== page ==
WGBH Boston to Present Two New PBS Programs
Martin Scorsese's "The Blues" to Premiere in Fall 2003; Clint Eastwood Among The Series' Directors
"Endgame," Groundbreaking Special Exploring Ethical Dilemmas In a Live Interactive Format, Premieres Sept. 18, 2002
Pasadena, CA - July 26, 2002 - WGBH Boston will present two new groundbreaking programs on PBS, THE BLUES and ENDGAME: ETHICS AND VALUES IN AMERICA, it was announced today at the Television Critics Association Press Tour in Pasadena. Both projects are funded in part by the CPB-PBS Program Challenge Fund, which supports high-profile primetime series.
Martin Scorsese's seven-part series THE BLUES, previously announced, will include Clint Eastwood in its roster of independent filmmakers, along with B.B.King, Bonnie Raitt and Eric Clapton in its talent lineup. The series will premiere in fall 2003.
A multi-media special on controversial moral issues, ENDGAME: ETHICS AND VALUES IN AMERICA will premiere on PBS on September 18, 2002 at 8 p.m. (Check local listings.) This live special will combine thought-provoking drama, audience discussion, and live Web interaction and polling to probe Americans' attitudes about lying - explored in its many shades of grey. Created by Emmy Award-winning producer Scott Goldstein, the program will be hosted by award-winning journalist Carol Marin and include several panelists who, using instant audience feedback, will discuss and debate the issues.
"These provocative programs epitomize PBS's commitment to challenge, inform and entertain our viewers," said Pat Mitchell, president and CEO of PBS. "From independent filmmakers' personal takes on an indigenous American art form, to ENDGAME's highly interactive TV experience, this is the kind of engaging programming that has always set PBS apart."
Clint Eastwood recently joined THE BLUES project, the documentary series currently in production from Executive Producer Martin Scorsese. Eastwood will direct the seventh and final program, in which he will explore his life-long passion for piano blues. Under the guiding vision of Scorsese, THE BLUES is a series of personal impressionistic films viewed through the lens of world-famous directors with a passion for the music. In addition to Scorsese and Eastwood, Charles Burnett, Mike Figgis, Marc Levin, Richard Pearce, and Wim Wenders will each direct an episode. Jody Patton of Clear Blue Sky Productions and Ulrich Felsberg of Road Movies will co-executive produce the series; Alex Gibney is the series producer and Margaret Bodde is the producer. Clear Blue Sky Productions and Road Movies are presenting and co-financing the project.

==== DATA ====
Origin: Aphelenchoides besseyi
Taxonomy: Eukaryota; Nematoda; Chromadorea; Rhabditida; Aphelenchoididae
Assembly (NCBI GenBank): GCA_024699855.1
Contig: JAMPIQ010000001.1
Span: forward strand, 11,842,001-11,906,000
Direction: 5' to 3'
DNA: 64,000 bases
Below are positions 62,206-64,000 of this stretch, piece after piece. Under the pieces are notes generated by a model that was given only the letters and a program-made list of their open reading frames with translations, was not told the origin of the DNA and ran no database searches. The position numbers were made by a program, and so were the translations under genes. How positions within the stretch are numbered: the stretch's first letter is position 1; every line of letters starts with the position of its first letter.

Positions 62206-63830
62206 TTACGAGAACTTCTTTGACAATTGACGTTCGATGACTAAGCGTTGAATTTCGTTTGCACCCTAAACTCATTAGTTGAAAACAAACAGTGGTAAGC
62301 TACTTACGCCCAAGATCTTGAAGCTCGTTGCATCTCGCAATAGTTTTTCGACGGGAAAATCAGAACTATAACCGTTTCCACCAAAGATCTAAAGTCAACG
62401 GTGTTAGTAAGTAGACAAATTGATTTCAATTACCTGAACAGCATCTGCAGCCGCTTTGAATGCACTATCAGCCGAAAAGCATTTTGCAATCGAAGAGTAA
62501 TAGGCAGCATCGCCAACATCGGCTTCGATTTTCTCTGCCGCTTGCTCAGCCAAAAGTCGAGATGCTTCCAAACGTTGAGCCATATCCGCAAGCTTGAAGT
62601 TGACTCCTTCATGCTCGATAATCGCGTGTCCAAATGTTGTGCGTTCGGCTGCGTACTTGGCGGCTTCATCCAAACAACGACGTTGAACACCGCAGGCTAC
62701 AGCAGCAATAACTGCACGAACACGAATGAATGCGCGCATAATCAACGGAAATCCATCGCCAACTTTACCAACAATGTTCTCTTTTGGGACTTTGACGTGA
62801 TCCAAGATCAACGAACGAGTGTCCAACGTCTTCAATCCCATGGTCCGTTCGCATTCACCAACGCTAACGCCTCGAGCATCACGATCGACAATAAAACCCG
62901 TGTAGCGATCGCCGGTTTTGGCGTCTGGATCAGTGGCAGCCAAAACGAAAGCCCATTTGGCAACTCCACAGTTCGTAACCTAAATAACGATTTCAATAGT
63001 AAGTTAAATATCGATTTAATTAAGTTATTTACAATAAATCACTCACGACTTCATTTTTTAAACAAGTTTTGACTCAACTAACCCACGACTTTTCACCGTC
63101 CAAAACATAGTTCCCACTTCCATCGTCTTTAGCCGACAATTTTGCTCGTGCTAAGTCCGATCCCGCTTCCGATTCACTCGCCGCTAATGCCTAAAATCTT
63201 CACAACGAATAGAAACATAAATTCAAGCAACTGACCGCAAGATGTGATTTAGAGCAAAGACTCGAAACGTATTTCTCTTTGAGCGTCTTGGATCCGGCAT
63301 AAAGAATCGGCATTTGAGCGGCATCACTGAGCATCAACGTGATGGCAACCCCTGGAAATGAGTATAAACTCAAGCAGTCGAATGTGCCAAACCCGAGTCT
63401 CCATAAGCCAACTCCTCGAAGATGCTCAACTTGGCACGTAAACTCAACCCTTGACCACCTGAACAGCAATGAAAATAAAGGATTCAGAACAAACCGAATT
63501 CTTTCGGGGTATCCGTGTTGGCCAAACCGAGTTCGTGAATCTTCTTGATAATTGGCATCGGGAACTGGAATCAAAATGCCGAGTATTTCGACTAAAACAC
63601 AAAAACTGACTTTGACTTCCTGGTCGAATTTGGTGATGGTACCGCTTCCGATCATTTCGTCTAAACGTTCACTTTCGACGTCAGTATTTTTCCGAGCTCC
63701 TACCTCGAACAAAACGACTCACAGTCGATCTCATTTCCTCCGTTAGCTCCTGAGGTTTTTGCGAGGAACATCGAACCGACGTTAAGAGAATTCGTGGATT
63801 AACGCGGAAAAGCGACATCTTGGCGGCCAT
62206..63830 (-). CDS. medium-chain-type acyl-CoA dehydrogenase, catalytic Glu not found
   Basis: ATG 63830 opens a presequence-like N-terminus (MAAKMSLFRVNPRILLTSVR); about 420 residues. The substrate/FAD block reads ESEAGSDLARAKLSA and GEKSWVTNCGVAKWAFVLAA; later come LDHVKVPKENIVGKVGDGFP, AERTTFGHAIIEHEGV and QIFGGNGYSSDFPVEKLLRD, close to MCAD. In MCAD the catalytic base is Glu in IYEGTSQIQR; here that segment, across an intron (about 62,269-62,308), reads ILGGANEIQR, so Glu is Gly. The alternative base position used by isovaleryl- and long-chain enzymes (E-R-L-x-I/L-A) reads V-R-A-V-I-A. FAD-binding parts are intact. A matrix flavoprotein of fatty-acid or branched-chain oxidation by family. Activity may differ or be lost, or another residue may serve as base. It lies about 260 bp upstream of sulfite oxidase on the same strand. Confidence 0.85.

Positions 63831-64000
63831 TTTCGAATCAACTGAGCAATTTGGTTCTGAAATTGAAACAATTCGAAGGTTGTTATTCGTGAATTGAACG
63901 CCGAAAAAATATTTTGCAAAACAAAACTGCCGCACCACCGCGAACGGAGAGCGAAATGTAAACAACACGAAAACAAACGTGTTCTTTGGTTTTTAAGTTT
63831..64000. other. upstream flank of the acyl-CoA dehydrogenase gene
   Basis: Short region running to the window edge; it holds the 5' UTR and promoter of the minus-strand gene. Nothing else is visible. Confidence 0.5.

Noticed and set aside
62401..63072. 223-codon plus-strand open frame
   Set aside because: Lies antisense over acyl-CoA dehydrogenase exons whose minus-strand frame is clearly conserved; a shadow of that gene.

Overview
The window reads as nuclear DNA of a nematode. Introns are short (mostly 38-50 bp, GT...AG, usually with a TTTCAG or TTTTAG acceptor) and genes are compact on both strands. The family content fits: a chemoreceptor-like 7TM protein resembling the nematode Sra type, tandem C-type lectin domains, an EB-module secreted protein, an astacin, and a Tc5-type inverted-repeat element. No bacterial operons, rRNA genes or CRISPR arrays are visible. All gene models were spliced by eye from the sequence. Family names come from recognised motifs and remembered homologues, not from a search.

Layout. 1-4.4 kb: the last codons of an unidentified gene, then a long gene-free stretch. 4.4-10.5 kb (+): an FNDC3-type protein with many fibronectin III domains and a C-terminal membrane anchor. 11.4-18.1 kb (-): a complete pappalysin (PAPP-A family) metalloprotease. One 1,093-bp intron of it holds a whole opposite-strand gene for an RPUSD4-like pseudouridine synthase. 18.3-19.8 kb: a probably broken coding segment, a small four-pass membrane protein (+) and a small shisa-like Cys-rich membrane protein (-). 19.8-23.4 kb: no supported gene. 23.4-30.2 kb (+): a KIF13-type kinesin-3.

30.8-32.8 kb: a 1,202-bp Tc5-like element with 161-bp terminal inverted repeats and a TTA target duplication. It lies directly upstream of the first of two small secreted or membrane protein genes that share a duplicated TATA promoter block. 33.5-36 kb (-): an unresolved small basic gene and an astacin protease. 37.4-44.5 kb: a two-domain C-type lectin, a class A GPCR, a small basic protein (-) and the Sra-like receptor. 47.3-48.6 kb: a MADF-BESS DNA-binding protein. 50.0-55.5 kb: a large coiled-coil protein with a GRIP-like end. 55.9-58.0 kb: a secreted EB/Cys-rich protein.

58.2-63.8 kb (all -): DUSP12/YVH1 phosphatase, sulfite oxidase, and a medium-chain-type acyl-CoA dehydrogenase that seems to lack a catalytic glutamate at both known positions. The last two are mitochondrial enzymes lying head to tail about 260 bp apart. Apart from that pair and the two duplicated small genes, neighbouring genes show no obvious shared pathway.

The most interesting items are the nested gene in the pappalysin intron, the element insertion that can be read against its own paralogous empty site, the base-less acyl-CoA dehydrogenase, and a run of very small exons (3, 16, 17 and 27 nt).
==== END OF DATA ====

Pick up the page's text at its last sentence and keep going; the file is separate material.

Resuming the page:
THE BLUES begins with the journey from Africa to the Mississippi Delta - where the music grew from field hollers, work songs and church choirs - follows it up the Mississippi to the juke joints, house parties and recording studios of Memphis and Chicago, and ends with the emotional embrace of musicians all over the world. The films include original performances by some of today's top artists who, like many musicians, were profoundly influenced by the blues: T-Bone Burnett, Chuck D, Ali Farka Toure, Los Lobos, Taj Mahal, Lou Reed and Ike Turner, among others.
The series is part of a larger initiative to celebrate the power and influence of blues music and educate the public on its significance. It includes a comprehensive Web site, educational materials, a companion book published by HarperCollins, and a CD box set. The project is partnering with Experience Music Project in Seattle to produce a benefit concert at Radio City Music Hall in February 2003, designed to raise money for music education. The concert will kick off a year-long tribute to the blues, which will also include a traveling museum exhibit.
A bold experiment in television, ENDGAME: ETHICS AND VALUES IN AMERICA combines fiction, interactivity via the Web and live debate with a studio audience. The special is designed to create a dynamic, challenging environment where well-told dramatic stories, viewer polling, interaction with the fictional characters and intelligent discussion by important thinkers compel viewers to consider the central ethical, moral and value-driven issues in America today.
ENDGAME is a co-production of Clear Blue Sky Productions (co-producer with WGBH of last year's critically acclaimed EVOLUTION project) and Scott Goldstein Productions. Two-time Golden Globe and Emmy Award winner Scott Goldstein ("Today Show," "L.A. Law," "Doogie Howser, M.D.") is the program's creator/writer. The film is written by Scott Goldstein and Craig Hoffman ("The Wonder Years," "Murphy Brown," "Dream On.")